“It’s just storytelling, at the end of the day. I don’t see anything different in my process here, between film and television, except expansiveness, and this great added benefit of this idea of chapters,” Cianfrance said. “Not only do I have a beginning and an ending, I also have multiple openings and closings to all these six episodes. Starting a film and ending a film are two of the greatest gifts to storytellers out there, so working with those different arcs became fun.”
What kind of impact the story has may come down to how it’s viewed. While critics often have to inhale entire seasons and series without pausing between episodes — and audiences are becoming all the more amenable to binge-watching — Cianfrance hopes anyone feeling overwhelmed will make use of HBO’s weekly rollout to take a breather, rather than “gorging yourself” on the entire series at once. (“You can’t eat the whole pit in one sitting.”)
After all, the director knows too well what can happen when a story isn’t given enough time.
“In my last couple movies, I really struggled with scale — struggling with having to cut so much out, the whole “kill your darlings” thing,” he said. “Two of my combating dualities are ambition and naiveté, and both of those things were at play when I wrote ‘Place Beyond the Pines.’ My ambition was to make this giant, epic film — with an intermission. You’d go out, go to the bathroom, get your popcorn, come back, and watch the [rest of the] story. But no one was releasing that. Quentin Tarantino could get an intermission still, but I didn’t have that cachet to do it. So, I had to put a title card in there that said, ’15 years later.’ I was dying for more of an expansive thing.”
With his 2016 drama “The Light Between Oceans,” he felt the running time forced him to focus “only [on] plot, not characters or moments.” Cianfrance saw “I Know This Much Is True” as an opportunity; instead of cutting down scenes to their essence, he could give the most critical moments of Dominick and Thomas’ saga their proper due.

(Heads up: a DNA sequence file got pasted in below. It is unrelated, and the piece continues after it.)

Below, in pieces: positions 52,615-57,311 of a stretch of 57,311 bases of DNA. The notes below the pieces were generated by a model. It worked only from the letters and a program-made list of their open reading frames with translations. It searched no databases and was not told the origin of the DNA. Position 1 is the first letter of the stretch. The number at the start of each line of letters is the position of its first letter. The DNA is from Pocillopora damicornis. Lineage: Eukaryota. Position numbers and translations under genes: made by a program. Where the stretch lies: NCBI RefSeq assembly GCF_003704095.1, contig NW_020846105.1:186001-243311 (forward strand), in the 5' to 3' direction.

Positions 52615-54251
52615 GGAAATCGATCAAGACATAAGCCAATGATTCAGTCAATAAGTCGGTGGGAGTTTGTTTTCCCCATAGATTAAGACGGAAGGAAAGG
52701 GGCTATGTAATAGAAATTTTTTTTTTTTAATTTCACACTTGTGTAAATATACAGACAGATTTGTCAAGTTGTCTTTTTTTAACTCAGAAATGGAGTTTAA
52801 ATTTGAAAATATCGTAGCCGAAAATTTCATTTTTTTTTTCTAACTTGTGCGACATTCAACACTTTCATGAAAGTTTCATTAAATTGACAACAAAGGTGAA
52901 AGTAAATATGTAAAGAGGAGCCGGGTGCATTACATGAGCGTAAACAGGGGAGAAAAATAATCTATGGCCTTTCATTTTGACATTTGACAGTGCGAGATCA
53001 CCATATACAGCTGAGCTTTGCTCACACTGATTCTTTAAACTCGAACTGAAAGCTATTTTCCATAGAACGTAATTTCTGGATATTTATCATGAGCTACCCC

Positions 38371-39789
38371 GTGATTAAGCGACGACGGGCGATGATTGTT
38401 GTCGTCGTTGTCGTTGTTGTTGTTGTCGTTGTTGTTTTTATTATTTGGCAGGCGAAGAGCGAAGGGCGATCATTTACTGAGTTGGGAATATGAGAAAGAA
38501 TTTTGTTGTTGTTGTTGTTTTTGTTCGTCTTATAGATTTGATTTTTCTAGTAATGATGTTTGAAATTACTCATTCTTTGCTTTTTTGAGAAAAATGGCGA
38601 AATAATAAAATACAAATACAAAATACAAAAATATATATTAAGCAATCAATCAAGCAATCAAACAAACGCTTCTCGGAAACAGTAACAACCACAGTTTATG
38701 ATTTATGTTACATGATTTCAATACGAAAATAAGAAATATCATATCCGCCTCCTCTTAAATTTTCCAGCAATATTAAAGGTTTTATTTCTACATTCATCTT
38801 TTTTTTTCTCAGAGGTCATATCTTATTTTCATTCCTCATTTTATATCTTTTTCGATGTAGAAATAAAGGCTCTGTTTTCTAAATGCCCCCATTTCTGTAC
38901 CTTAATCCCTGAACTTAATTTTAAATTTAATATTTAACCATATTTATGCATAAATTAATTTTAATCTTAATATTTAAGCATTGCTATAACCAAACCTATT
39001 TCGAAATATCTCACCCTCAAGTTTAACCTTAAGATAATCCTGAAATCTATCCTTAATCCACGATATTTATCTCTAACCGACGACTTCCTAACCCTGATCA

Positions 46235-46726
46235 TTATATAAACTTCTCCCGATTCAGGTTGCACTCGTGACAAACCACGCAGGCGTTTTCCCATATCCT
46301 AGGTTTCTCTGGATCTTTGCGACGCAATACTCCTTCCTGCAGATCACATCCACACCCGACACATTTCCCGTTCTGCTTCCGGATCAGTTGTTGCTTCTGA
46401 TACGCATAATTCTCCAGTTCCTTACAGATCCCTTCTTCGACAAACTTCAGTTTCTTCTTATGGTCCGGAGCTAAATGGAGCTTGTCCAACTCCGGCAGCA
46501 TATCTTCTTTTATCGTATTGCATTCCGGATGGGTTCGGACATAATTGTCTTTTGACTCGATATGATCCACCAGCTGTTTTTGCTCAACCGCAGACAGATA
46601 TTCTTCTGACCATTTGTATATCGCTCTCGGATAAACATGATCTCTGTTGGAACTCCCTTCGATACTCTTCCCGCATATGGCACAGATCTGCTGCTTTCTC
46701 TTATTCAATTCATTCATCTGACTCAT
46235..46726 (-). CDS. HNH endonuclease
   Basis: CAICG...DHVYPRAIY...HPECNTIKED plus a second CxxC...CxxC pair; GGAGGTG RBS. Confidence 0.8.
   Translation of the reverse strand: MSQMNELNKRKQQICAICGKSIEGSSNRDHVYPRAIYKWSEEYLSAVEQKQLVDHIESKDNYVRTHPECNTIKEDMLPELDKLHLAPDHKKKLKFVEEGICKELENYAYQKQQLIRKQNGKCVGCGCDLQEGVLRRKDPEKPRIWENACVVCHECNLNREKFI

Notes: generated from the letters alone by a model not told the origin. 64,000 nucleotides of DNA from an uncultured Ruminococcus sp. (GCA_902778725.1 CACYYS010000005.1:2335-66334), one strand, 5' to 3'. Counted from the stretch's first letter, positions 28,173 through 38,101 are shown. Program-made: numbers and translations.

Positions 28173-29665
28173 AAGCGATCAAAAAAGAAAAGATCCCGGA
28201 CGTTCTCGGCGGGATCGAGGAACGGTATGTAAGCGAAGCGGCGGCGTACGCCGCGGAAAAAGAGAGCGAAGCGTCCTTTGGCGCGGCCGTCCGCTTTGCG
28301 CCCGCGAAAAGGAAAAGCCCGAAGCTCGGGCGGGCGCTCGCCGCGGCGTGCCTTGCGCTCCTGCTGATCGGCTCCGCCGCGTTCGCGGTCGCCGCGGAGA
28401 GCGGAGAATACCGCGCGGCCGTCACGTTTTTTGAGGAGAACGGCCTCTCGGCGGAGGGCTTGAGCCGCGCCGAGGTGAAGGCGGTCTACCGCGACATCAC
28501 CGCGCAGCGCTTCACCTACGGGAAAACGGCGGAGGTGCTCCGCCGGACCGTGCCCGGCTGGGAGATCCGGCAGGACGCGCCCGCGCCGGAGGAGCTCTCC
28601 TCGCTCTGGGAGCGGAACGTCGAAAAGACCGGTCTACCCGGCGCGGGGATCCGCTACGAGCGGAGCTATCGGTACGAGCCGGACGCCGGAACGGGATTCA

Cianfrance brought up a scene in the second episode when Dominick goes to his brother’s therapist, Dr. Patel (Archie Panjabi, to talk about helping Thomas.
“Over the course of this conversation, she starts to realize, ‘Wow, buddy, you need help, too. You could use me too’ — which is really what the overall arc of the story is about,” Cianfrance said. “It’s about a man who’s a caretaker, who fails to care for himself until the final moments.”
“So when I was adapting that scene, I just wrote a 21-page scene. I’ve never been able to do that in the movie, right? Because 21 pages is like one-sixth of your running time. I’ve never been able to allocate that much space to a scene.”
Such freedom inspired Cianfrace to try to live in pivotal moments as much as he could, many of which focus on difficult personal growth. “Maybe I confronted that with excessiveness,” he said, “My point of view, when I’m making a scene, or making a film, is to go to the truth of it. And if these feelings are what people are feeling, I’m going to go into them, no matter how heavy the cream is in the in the pie.”
Shifting to another food analogy, Cianfrance argued making a show that can alienate some viewers with its honesty is better than making a safe series that tries to please everyone.
“It’s like making a McDonald’s hamburger,” he said. “There, you’re trying to make everything so middle of the road, so everyone can enjoy it. But, at the end of the day, it’s going to fucking kill you. You know what I mean? It’s going to steal your soul.”
“I Know This Much Is True” premiered in a time of worldwide soul-searching, if not outright mourning. The global pandemic has sent at-home viewers seeking catharsis wherever they can find it. Some escape to frivolous comedies, others steer into the curve with all-too-apt apocalyptic dramas. Cianfrance believes his series has something to offer, as well.
“With ‘I Know This Much Is True,’ there’s a lot of grief in this story, but you can’t have grief without love. Just like you can’t have sorrow without joy,” Cianfrance said. “What I hope people can do is understand that it’s also open for them. That they can relate to it. I mean, when the film was done — and Mark and I have dedicated it to our siblings that have passed — I’ve heard from numerous people who’ve contacted me that said that that was also a tribute to their own loved ones that they lost. And we’ve all lost people — especially now, during this time, we’re all grieving. So I actually think this offers something — who knows? — to be determined.”
“I Know This Much Is True” airs its series finale Sunday, June 14 at 9 p.m ET on HBO.